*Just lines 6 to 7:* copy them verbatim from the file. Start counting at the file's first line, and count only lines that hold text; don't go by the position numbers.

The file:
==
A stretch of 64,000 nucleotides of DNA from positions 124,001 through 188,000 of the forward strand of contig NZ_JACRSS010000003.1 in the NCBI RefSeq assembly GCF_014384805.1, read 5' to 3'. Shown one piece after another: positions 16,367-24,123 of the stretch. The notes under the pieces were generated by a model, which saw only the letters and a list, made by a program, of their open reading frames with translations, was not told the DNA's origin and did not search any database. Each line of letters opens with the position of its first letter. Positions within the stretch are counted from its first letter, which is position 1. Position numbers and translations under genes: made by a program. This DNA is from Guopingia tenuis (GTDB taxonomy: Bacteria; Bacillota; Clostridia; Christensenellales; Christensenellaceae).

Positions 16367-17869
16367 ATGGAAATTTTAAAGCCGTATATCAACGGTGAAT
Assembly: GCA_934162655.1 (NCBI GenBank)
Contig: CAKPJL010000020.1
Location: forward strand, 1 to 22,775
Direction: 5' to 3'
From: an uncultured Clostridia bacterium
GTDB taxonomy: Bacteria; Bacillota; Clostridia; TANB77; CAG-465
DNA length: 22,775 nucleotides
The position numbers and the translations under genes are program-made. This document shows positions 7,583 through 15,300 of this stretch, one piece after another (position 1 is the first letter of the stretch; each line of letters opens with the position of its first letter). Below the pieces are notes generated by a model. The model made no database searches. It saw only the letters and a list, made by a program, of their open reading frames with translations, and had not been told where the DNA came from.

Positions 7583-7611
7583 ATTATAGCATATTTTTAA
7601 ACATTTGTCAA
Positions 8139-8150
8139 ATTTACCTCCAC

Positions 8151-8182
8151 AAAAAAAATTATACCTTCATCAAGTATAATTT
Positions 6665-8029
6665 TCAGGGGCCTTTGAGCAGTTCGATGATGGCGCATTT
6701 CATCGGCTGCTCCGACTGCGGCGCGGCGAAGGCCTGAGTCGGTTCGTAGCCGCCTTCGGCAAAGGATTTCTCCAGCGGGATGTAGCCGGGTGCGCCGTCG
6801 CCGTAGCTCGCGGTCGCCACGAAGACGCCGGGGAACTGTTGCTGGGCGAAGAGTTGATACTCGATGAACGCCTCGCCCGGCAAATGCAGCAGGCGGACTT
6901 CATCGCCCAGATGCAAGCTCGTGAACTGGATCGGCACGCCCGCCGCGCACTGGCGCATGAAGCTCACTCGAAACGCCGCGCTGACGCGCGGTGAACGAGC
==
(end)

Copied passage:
Location: forward strand, 1 to 22,775
Direction: 5' to 3'